Pete Wilson... now why does that name ring a bell? Oh, yeah:
Rumsfeld isn't the only political heavyweight benefiting from demand for Tamiflu, which is manufactured and marketed by Swiss pharma giant Roche. (Gilead receives a royalty from Roche equaling about 10% of sales.) Former Secretary of State George Shultz, who is on Gilead's board, has sold more than $7 million worth of Gilead since the beginning of 2005.

Another board member is the wife of former California Gov. Pete Wilson.
Now back to that article...
Another member of the Defense Policy Board is former CIA Director James Woolsey. Woolsey is also a principal in the Paladin Capital Group, a venture capital firm which is soliciting investments for companies that specialize in domestic security. Woolsey is also a partner in the law firm of Shea and Gardner, a registered foreign agent for the Iraqi National Congress. Woolsey is also a member of the Committee for the Liberation of Iraq, a PNAC-linked pro-war group formed last year whose manifesto says it's "committed to work beyond the liberation of Iraq to the reconstruction of its economy."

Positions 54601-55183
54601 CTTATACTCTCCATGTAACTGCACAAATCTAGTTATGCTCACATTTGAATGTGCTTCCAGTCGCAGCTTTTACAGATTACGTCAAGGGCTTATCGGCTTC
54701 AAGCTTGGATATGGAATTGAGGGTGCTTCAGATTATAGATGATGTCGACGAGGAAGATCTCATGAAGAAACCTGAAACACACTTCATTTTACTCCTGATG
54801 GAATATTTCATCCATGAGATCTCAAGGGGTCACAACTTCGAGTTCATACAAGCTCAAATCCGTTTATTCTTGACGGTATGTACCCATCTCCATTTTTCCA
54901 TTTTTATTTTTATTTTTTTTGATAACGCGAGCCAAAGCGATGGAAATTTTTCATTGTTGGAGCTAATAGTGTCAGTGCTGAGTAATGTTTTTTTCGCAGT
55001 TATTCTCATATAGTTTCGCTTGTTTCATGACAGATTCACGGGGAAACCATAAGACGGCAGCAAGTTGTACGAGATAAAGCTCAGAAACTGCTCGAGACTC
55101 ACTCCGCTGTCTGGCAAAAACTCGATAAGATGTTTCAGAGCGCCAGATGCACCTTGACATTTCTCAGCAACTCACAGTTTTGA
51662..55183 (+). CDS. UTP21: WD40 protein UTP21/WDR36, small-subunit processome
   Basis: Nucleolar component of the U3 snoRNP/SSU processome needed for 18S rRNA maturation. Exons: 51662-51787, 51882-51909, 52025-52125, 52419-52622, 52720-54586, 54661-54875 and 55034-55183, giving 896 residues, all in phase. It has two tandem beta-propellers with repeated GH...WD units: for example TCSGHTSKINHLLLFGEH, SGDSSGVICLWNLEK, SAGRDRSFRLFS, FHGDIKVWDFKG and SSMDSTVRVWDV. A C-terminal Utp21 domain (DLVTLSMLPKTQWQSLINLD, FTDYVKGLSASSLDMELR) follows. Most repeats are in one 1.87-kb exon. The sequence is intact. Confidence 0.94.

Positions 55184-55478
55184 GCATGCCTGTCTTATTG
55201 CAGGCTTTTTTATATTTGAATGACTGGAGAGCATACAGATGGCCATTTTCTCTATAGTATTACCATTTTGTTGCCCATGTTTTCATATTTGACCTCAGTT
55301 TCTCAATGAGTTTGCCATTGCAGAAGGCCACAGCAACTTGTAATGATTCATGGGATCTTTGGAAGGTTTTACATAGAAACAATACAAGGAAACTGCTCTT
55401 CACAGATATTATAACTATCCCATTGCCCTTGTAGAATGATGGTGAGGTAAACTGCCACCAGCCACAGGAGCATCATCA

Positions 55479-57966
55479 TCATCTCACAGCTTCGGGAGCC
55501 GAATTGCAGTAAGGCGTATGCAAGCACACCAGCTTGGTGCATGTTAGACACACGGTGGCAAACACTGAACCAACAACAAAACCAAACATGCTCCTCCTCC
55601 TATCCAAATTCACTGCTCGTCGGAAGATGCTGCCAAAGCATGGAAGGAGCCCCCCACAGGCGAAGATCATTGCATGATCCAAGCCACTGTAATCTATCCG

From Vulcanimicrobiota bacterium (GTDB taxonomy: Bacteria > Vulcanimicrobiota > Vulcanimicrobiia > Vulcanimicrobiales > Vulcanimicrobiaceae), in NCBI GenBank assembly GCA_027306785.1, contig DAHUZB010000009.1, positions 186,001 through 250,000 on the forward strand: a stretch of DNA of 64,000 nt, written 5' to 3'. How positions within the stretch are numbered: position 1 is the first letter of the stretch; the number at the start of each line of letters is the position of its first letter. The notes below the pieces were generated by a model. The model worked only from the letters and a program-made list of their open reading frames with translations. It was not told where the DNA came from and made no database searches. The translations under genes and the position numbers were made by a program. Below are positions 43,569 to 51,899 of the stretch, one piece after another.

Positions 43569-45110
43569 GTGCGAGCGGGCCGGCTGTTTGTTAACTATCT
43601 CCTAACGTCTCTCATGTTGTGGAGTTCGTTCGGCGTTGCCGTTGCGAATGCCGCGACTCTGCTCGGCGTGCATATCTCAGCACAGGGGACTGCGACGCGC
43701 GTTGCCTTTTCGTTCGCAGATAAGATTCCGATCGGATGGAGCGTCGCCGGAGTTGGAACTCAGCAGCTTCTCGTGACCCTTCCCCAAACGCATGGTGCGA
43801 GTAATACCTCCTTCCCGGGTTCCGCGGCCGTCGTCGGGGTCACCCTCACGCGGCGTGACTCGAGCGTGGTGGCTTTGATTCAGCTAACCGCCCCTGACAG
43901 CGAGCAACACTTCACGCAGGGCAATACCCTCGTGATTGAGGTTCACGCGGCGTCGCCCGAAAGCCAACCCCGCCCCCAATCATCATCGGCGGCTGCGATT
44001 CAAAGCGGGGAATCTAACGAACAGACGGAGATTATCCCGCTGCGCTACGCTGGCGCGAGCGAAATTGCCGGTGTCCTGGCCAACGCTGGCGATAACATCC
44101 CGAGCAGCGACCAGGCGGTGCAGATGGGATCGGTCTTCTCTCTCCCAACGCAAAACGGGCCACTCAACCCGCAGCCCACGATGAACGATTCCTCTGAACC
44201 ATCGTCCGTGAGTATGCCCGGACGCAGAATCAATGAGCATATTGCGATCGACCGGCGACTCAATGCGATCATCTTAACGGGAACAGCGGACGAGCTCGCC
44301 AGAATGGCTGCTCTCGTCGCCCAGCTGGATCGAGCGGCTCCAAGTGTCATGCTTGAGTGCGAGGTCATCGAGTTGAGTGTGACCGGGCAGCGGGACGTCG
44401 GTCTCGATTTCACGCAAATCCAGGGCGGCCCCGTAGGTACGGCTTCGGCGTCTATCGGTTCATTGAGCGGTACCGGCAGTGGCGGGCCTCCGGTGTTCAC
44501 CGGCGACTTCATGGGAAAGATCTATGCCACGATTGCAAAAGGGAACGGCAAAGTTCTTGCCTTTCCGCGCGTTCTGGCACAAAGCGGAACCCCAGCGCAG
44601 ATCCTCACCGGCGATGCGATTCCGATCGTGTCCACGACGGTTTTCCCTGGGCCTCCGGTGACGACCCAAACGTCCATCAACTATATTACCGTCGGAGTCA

The Carlyle Group, an investment consortium which has a big interest in the contracting firm, United Defense, recently met in Lisbon, reportedly to discuss its involvement in rebuilding Iraq's infrastructure. The Carlyle Group is headed by former Defense Secretary Frank Carlucci. Carlyle's board includes George Bush Sr and James Baker, the former Secretary of State whose think-tank produced a report pushing for a military action against Iraq. One United Defense program alone — the Crusader artillery system — has earned Carlyle more than $2 billion in advance government contracts. United Defense also provides the Defense Department with combat vehicle systems, fire support, combat support vehicle systems, weapons delivery systems, amphibious assault vehicles, combat support services and naval armaments, including the contraversial Bradley Fighting Vehicle. Bush was once appointed to the board of a Carlyle subsidiary, and then directed investments to the Carlyle Group on becoming Governor of Texas.